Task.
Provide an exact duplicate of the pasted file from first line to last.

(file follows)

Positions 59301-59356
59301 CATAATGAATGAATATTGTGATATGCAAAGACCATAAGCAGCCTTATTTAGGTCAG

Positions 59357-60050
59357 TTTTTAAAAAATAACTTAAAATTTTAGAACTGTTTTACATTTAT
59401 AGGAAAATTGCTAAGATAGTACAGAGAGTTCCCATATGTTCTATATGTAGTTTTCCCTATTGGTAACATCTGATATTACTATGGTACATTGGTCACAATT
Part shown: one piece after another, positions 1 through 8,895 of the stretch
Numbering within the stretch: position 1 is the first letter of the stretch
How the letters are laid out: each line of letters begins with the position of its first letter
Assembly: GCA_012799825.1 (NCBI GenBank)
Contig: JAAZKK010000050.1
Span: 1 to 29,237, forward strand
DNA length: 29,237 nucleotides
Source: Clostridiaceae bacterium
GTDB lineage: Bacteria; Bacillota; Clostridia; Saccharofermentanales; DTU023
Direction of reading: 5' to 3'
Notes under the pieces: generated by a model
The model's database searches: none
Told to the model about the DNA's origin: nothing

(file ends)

Positions 59301-59356
59301 CATAATGAATGAATATTGTGATATGCAAAGACCATAAGCAGCCTTATTTAGGTCAG

Positions 59357-60050
59357 TTTTTAAAAAATAACTTAAAATTTTAGAACTGTTTTACATTTAT
59401 AGGAAAATTGCTAAGATAGTACAGAGAGTTCCCATATGTTCTATATGTAGTTTTCCCTATTGGTAACATCTGATATTACTATGGTACATTGGTCACAATT
Part shown: one piece after another, positions 1 through 8,895 of the stretch
Numbering within the stretch: position 1 is the first letter of the stretch
How the letters are laid out: each line of letters begins with the position of its first letter
Assembly: GCA_012799825.1 (NCBI GenBank)
Contig: JAAZKK010000050.1
Span: 1 to 29,237, forward strand
DNA length: 29,237 nucleotides
Source: Clostridiaceae bacterium
GTDB lineage: Bacteria; Bacillota; Clostridia; Saccharofermentanales; DTU023
Direction of reading: 5' to 3'
Notes under the pieces: generated by a model
The model's database searches: none
Told to the model about the DNA's origin: nothing